But what’s interesting about this is that there are certain people who are sort of living a lie, like we saw with Eugene (Josh McDermitt) for a while, who were doing it for their own selfish purposes. But as we’ve seen with Ezekiel — and we’ve seen him tell this to Carol — this is leadership. He knows this is what these people need, so to me when he puts that smile on it’s not just faking it to survive, it’s more, like “I know what these people need and what they need is to see this smile.” It’s leadership.
Yeah, it’s true, and the truth is, “Fake it till you make” it works, you know? The thing is, is that you don’t know what you’re capable of until you push past your limits, and “Fake it till you make it” is another way of saying you go for it and trust that you had what it takes and you learn along the way. And that’s how most of us get through life, is trusting our instincts and pushing a little further than maybe some might think we’re capable of doing.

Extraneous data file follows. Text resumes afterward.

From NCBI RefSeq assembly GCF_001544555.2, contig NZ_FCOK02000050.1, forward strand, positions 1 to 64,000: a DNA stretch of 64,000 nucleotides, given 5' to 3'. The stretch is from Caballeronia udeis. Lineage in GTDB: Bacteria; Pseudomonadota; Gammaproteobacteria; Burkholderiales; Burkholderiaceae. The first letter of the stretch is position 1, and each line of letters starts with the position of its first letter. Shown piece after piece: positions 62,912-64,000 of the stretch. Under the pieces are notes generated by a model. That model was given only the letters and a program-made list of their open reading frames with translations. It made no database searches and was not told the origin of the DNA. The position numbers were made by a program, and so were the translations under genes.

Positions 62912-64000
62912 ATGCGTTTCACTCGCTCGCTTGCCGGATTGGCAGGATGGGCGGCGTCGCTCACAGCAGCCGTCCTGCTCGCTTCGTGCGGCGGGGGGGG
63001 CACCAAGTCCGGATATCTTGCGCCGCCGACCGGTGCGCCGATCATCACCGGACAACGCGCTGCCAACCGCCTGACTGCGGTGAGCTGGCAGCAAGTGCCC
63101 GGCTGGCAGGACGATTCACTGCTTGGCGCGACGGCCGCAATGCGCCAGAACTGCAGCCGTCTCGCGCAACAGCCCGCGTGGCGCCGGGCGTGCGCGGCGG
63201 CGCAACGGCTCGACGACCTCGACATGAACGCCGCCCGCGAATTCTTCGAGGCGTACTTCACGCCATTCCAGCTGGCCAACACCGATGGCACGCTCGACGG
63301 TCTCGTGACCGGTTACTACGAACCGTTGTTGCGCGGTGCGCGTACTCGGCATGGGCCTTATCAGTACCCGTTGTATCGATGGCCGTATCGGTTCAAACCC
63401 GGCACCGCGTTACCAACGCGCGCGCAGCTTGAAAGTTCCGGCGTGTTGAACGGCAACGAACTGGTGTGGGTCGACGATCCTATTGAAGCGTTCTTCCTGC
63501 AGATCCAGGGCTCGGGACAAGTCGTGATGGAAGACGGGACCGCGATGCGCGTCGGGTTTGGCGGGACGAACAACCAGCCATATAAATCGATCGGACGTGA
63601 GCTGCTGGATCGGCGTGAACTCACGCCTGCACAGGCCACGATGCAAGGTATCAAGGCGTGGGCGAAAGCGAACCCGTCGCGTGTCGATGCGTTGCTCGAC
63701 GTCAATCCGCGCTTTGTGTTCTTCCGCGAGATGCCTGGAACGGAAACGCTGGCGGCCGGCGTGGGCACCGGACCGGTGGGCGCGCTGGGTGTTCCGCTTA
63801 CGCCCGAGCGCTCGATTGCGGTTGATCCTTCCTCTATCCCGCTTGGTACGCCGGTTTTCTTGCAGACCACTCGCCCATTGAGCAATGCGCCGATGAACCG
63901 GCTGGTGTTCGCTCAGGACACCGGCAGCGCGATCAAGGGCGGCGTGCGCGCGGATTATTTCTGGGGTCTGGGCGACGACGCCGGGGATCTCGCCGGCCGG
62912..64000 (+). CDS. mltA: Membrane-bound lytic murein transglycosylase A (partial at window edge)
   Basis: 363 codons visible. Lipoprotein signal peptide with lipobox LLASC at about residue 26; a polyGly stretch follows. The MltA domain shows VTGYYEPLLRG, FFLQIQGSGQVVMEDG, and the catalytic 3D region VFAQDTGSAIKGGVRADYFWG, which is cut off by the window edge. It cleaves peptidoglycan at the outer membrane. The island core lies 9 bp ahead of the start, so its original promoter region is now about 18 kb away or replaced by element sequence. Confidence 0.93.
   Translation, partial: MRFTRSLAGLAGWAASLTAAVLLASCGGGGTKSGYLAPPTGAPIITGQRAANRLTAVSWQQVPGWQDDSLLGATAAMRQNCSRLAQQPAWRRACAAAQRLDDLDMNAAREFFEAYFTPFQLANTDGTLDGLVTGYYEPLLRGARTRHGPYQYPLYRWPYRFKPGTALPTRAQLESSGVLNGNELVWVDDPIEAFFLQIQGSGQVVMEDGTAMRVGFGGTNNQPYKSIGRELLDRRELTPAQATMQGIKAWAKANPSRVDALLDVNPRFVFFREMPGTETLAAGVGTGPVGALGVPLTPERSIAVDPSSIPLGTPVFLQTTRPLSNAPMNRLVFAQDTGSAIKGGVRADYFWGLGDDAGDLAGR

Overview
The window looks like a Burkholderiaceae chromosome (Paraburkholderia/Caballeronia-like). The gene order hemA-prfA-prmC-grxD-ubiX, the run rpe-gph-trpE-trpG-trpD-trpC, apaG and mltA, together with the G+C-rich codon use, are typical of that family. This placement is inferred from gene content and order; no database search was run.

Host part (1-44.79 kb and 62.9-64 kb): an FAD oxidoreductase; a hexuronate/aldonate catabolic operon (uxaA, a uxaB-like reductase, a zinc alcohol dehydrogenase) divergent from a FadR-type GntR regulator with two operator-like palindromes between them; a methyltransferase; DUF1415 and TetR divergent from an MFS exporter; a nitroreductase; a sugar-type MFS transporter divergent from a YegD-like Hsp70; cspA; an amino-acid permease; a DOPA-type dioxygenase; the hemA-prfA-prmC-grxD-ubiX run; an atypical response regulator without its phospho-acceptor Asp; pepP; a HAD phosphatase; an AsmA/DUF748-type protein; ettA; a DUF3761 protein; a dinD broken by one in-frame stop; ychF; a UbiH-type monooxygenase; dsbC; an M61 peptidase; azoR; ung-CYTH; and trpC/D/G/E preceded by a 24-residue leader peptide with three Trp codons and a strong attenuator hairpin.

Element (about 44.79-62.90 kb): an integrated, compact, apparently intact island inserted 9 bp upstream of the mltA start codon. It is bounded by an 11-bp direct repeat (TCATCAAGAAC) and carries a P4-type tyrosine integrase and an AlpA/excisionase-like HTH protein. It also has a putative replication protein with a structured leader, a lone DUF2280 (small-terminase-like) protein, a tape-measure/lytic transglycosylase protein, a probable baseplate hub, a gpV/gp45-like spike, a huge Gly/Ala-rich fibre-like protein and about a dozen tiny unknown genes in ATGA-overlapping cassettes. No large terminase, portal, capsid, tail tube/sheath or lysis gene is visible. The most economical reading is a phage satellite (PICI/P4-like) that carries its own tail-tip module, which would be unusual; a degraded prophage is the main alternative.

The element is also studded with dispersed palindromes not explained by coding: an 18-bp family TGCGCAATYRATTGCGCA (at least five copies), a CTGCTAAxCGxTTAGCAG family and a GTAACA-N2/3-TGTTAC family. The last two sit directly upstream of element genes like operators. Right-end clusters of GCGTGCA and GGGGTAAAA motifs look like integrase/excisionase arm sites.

But that’s how you break those barriers and that’s how you move forward, and so, yeah, to him it’s more about like you said, the way you lead is by example. It’s by stepping out on faith a little bit and having faith in yourself and your ability, and it’s no longer an act, it’s more of a modus operandi.

Let’s talk about that rousing speech he makes to the Kingdom before leading them into battle, culminating with shouts of “We are one!” How much fun was that scene to shoot?
It was an incredible day. That entire day was incredible because it is such an amazing speech that they wrote for me. David Leslie Johnson is a writer on this episode, and he just killed it. I’m still kind of reeling from it because I remember the moment and just how fired up everybody was. We shot this as one of the first scenes of the day and we were all so fired up, and you can’t help but reciting that speech over and over again; everybody gets kind of hyped.